A few years back at SXSW, the ubiquity of QR codes earned that promising AR-like technology the conference crown, in spite of its obvious flaws. The previous year, it was the geo-locating, Mayor-making check-in app FourSquare that emerged as the clear winner, especially for night crawlers and humble braggers.
Each had their proverbial 15 minutes of fame, though at the Web Summit this week in Dublin I did hear about an app that allowed one to mobile-scan any branded image (from any medium) for transport to the brand’s digital content. No reader required. FourSquare, on the other hand, has since pivoted to compete with Yelp, while spawning a gamified check-in clone called Swarm through which one can earn coins and a place on the leader board.
So who were the big winners in Dublin? I’d have to say that augmented/virtual reality (AR/VR) catalyzed the most conversations. No fewer than 22 gaming and VR startups showcased their wares. And few could miss Facebook’s futuristic booth housing Oculus.
Jumping squarely on the VR bandwagon this week was none other than The New York Times. If you hadn’t heard, the former “Gray Lady,” a name derived from the color (or lack thereof) of its newsprint, just distributed one million Google Cardboard VR viewers to subscribers of its Sunday print edition. It coincided with the publication of a VR-enabled, multi-media story titled “The Displaced.” As HuffPost’s Michael Calderone noted in his piece “New York Times Touts Virtual Reality As History-Making Journalistic Innovation:”
“The Times’ first VR film, “The Displaced,” may just live up to the hype…What VR offers is complete immersion in the children’s worlds, a 360-degree perspective that can’t be accessed through other mediums”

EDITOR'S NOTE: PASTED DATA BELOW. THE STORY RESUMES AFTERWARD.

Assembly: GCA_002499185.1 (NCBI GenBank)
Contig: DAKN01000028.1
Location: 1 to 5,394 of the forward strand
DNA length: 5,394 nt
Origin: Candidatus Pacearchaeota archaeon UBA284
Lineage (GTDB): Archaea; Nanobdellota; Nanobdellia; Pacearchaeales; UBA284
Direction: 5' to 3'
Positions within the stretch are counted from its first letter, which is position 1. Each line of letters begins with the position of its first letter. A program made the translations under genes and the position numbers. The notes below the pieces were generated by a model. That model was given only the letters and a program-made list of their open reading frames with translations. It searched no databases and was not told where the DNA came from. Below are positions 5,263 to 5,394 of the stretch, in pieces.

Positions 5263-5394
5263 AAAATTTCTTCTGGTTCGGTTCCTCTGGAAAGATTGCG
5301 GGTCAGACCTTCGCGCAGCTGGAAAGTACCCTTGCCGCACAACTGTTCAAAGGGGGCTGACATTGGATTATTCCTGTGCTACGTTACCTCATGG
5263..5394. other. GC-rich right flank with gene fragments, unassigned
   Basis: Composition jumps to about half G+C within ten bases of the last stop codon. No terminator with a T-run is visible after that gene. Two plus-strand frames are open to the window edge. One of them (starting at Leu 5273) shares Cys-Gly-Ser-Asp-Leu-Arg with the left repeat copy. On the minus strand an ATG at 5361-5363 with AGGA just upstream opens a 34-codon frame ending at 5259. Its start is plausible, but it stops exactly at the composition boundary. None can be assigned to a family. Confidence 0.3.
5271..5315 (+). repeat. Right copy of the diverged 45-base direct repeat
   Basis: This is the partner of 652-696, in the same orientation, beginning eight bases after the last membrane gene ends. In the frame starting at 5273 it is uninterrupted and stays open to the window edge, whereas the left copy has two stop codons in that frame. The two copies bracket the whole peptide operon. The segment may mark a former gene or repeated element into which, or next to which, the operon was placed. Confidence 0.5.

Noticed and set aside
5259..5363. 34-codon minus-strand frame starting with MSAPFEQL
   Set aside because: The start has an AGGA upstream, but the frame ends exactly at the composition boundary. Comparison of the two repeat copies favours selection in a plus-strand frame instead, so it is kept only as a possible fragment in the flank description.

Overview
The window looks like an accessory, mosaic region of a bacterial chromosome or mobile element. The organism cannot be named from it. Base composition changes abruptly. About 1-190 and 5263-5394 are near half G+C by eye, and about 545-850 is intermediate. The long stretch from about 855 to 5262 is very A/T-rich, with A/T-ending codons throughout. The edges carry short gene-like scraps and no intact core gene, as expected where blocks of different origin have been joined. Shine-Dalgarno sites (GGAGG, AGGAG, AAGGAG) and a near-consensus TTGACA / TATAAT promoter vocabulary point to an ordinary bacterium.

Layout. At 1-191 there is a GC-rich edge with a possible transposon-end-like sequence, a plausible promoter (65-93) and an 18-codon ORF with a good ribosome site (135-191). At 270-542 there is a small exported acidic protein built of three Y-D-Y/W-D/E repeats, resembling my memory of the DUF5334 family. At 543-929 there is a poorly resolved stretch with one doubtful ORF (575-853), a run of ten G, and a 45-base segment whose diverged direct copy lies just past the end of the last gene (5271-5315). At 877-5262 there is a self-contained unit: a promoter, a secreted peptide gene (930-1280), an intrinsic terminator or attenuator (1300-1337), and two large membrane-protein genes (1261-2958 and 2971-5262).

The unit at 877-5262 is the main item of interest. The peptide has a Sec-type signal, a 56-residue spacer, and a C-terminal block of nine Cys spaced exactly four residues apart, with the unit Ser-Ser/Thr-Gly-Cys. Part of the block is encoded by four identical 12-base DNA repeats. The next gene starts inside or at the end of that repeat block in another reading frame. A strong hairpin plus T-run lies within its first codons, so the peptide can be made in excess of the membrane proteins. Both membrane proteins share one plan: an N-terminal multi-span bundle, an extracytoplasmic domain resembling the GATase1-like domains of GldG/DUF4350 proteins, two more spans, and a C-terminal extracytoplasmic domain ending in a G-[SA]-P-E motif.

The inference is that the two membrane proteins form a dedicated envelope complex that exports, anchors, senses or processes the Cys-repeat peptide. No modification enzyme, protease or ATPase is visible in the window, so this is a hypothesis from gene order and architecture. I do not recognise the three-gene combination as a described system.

Whether it’s a gimmick or the future of news remains to be seen. I do know one thing. Mobile, social and enhanced content creation and display technologies have changed everything. To its credit, Web Summit’s organizers offered a separate “Content Stage” on which the media industry’s movers & shakers prognosticated on the disruptive forces rocking their world. I had a chance to talk with executives from a couple of the more digitally evolved brands.
Aron Pilhofer, executive editor of digital at The Guardian since September 2014, had spent the previous nine years steering The New York Times through the industry’s digital turbulence.
We talked about distributed content, especially via the social platforms, the threat (and huge valuations) of digitally native media, and of course, quality journalism and whether media fragmentation has diluted the influence of legacy news brands.
— Minter Dial (@mdial) November 3, 2015
On the differences between The New York Times and The Guardian, he said they are “very much alike culturally,” in “their commitment to quality journalism, and international growth.” He did quip that “on the digital side, The Guadian may be a little ahead in some ways.” On distributed content, he conceded that Apple, Facebook, Snapchat and others hold the cards in their dealings with news content providers. He also admitted that the huge valuations we’re seeing for digitally native sites are well deserved.
I then chatted with Stephen Hills, president and GM of The Washington Post, now owned by Amazon founder Jeff Bezos. Steve has lived through it all during his (soon-to-end) 28-year tenure at the news organization made famous by Bob Woodward and Carl Bernstein in “All the Presidents Men” — a book and film that singlehandedly filled desks at journalism schools everywhere.
He spoke admirably, and in fresh terms about The WashPost’s editor Marty Baron who made his career at The Boston Globe, which is featured in the acclaimed new film “Spotlight” about the church pedophile scandal in that town. It’s a film that very well may also inspire the next generation of journalists.
On distributed content, Steve said, “we’re in all those platforms.” If readers discover The Washington Post content there, they may wish to read it in its native environment.
“The bet we’re making is that there’s a substantial audience that cares about quality journalism, and added:
“The Washington Post, year to date, has grown more digital audience…than any news or information site on the Web.”
The jury is still out on whether the next generation of media consumers will embrace the kind of reporting honed by industry stalwarts like The New York Times, The Washington Post, The Guardian and The Boston Globe, but it’s clear these news orgs will not go down without a digital fight nor a diminishment of their commitment to producing quality, well-vetted journalism.